Monday, June 6, 2011

The Puzzle of the Puffed Sleeves: What Scarlett's Wedding Dress Should Have Looked Like

"In the midst of this turmoil, preparations went forward for Scarlett's wedding and, almost before she knew it, she was clad in Ellen's wedding dress and veil, coming down the wide stairs of Tara on her father's arm, to face a house packed full with guests."
--Gone with the Wind, Chapter VII

Back when the Doppelganger Dresses series in full swing, one dress I definitely hoped to feature was Ellen's and subsequently Scarlett's wedding dress. So I plugged the numbers to refresh my memory as to what year Ellen married Gerald O'Hara. (Ellen is 32 at the start of GWTW in 1861, meaning her wedding at age 15 was in 1844.) With the date in hand, I went off to search for fashion plates.....and found nothing that even remotely resembled the massive-sleeved creation that Walter Plunkett made for Scarlett's wedding to Charles Hamilton (shown right). 

That was very puzzling to me--that the 1840s dress silhouette appeared to bear no resemblance at all to the bridal style shown in the movie. But dozens and dozens of fashion plates later, I couldn't avoid that fact. Big sleeves were distinctly out in the 1840s. Dresses featured tight sleeves, perhaps with a few delicate puffs for decoration, but that was about the extent of it.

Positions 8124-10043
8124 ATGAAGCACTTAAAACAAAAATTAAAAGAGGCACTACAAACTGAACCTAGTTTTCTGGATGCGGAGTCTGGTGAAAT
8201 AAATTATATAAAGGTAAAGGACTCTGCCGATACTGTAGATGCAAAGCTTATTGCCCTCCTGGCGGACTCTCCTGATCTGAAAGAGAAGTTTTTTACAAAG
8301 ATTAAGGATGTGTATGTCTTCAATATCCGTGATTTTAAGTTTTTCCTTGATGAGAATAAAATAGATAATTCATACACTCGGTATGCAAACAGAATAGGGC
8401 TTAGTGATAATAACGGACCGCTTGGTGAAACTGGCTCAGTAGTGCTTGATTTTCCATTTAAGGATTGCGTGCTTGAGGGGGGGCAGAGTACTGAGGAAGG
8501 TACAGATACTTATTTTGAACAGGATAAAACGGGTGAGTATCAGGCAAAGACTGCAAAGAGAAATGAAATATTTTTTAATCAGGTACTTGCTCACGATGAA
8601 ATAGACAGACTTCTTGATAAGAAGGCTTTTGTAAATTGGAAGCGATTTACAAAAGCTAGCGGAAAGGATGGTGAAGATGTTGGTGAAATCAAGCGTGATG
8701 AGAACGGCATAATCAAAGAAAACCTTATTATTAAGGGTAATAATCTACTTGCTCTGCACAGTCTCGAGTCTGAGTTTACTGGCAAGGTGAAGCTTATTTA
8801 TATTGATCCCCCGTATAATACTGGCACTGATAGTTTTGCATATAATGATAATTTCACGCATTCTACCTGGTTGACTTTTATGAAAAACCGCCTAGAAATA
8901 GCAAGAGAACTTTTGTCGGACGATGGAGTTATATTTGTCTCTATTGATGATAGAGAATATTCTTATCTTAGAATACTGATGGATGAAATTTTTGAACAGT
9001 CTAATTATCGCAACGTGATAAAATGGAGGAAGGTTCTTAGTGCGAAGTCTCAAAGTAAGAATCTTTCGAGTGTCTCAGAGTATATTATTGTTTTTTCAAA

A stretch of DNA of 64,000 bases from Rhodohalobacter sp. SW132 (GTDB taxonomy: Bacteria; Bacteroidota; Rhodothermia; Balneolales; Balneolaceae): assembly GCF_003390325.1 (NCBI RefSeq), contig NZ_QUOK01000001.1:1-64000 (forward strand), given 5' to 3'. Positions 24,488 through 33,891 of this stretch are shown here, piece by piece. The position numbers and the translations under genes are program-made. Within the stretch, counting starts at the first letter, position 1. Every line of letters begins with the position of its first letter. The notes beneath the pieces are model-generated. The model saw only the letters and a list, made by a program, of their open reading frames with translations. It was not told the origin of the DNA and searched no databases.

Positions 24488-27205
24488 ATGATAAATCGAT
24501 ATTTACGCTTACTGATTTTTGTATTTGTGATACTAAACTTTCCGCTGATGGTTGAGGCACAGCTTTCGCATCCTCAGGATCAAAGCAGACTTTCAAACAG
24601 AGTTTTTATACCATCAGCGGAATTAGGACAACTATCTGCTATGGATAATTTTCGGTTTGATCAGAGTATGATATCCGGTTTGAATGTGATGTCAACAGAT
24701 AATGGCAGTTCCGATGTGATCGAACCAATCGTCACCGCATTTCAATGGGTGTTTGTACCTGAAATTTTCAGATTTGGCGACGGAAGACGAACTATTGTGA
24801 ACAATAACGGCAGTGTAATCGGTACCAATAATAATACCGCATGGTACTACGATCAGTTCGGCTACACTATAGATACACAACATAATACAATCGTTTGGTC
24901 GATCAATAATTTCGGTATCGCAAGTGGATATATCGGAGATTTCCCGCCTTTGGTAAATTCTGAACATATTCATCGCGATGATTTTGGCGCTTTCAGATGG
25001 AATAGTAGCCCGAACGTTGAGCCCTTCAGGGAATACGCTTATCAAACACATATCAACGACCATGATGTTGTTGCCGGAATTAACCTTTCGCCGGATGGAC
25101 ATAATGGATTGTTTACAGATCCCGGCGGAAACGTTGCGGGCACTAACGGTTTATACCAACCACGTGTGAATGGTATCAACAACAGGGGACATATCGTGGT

To help you visualize what I mean, here's a good example of day and evening styles from an 1844 fashion plate:

Dress Styles from May 1844. Ladies' Companion.

So, what did Plunkett use as the inspiration for Ellen/Scarlett's wedding dress, since it definitely wasn't 1840s fashion? Not being able to figure out the answer to that question, I gave up my search and moved on to look for other doppelganger styles. But this mystery continued to bother me from time to time--until something recently jogged my memory. 

It's true that 1840s dresses eschewed giant sleeves, but this wasn't the case a decade earlier. In the early 1830s, enormous gigot sleeves were all the rage--much like the ones we see on Scarlett's wedding dress. A quick search of 1830s wedding dresses turns up styles much more akin to the dress in GWTW than anything from the 1840s: 

                   Wedding Dress, June 1834. La Mode.                                           Wedding Dress, June 1835. La Mode.

So there's our answer. It looks like Walter Plunkett based his design for Scarlett's wedding dress on 1830s bridal styles, not 1840s. But why? This intriguing note on the Harry Ransom Center's Gone with the Wind costume collection offers one clue

"Since Scarlett rushed into the marriage with Charles Hamilton, she would have had to use her mother's wedding dress. So Plunkett fitted the dress on Barbara O'Neil's (Ellen O'Hara) dress form. Consequently, the dress was a little too long and had large sleeves which was the fashion in 1834 when Ellen would have been married." (Emphasis mine)

So did Plunkett simply get his dates wrong and put together an 1830s gown instead of an 1840s one? It seems so. It's also possible that he was just uninspired by 1840s fashion and instead found a historical model more to his liking a decade earlier. Either way, it begs the question: what should Ellen/Scarlett's wedding dress have looked like, if done in actual 1840s style? 

You'll find the answer after the jump, where I've put together a gallery of bridal gowns, all from the year of Ellen's marriage in 1844. Would you rather have seen Scarlett wear a dress like one of these in the movie? Or do you prefer Plunkett's vision? 

1844 Wedding Dresses

March 1844. Le Follet.

April 1844. Le Moniteur de la Mode.

April 1844. Le Follet.

May 1844. Ladies' Cabinet.

December 1844. Le Follet.

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